Media Spotlight: Persuasion

By James Borg

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Anyone who’s seen the first Star Wars film will no doubt recall the scene in which young Luke Skywalker and sage Obi-Wan Kenobi are trying to get into the town of Mos Eisley when they are stopped by a stormtrooper who asks them where their droids are from.

With a flourish of his arm Kenobi says that “these aren’t the droids you’re looking for”.

Parrot fashion, the stormtrooper squawks back that “these aren’t the droids we’re looking for”.

Unfortunately, we can’t all use the force or mystical mind games to get us out of difficult situations. In lieu of this, the art of persuading people to do what you want has always been important in situations ranging from business meetings to relationships.

James Borg’s book Persuasion is aimed at improving the way we interact with others while illuminating us on what our body language betrays about ourselves.

Greek philosopher Aristotle defined persuasion as an art that is judged as a combination of an individual’s ethics and character, their emotional appeal and the power of their logic.

This is as true today as it was 2,300 years ago. But obviously a lot can go wrong in that equation and Persuasion essentially analyses the most common areas where we all slip up.

Disturbingly, Borg says the first place we can get it wrong is in failing to effectively listen to what others are saying. We all prefer to talk rather than listen and if we interrupt and interject it makes us feel as though we are taking an active role, especially in business meetings.

The trouble is that we all equally find it annoying when other people do the same thing to us.

Borg points out that by failing to properly take in what is being said to us we can easily trip up when we make our follow-up contribution.

The book also includes also a useful section entitled ’Telephone telepathy’, which is disappointingly not about how to develop your mind control but rather the best way to take control of phone-based situations.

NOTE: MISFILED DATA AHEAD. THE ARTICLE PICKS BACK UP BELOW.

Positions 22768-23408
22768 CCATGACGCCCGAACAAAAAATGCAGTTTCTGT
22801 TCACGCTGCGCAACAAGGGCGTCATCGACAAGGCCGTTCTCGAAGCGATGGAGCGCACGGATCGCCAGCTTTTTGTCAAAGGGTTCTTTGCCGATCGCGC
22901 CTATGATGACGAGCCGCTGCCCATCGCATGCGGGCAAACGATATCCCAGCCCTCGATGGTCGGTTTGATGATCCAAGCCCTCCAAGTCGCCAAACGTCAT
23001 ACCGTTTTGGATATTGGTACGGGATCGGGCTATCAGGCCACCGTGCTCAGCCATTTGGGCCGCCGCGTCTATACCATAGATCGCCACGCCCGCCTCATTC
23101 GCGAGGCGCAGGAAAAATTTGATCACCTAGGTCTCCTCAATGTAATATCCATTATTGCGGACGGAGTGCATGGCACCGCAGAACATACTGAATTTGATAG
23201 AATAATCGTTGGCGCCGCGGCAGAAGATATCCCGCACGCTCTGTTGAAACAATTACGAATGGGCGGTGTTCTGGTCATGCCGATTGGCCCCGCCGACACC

There’s a terrific scene in The Simpsons in which Homer rings his boss Mr Burns and tells him he’s quitting his job. Homer then puts the phone receiver to his eye and winks, in an attempt to indicate that he’s joking.

Fortunately, Marge reminds Homer that Mr Burns can’t see him winking and a screaming Homer slams the phone down before any permanent damage is done.

Of course, the problem with phone conversations is that, unable to rely on body language, we’re often forced to gauge what the person on the other end of the line is like from the sound of their voice and what they say.

This can spell trouble, so Borg takes the reader through a number of logical strategies designed to get what you want on the phone, in a section that seems to be particularly aimed at those looking to sell services or products.

But it’s the examples that Borg uses every step of the way that mark this book out as worth reading. True to life and often amusing, he presents a number of simple yet effective strategies for getting what you want.

So it may not be quite like using the force but reading this book is the closest those of us not blessed with a high midichlorian count are likely to get.

Book review by Robert Thickett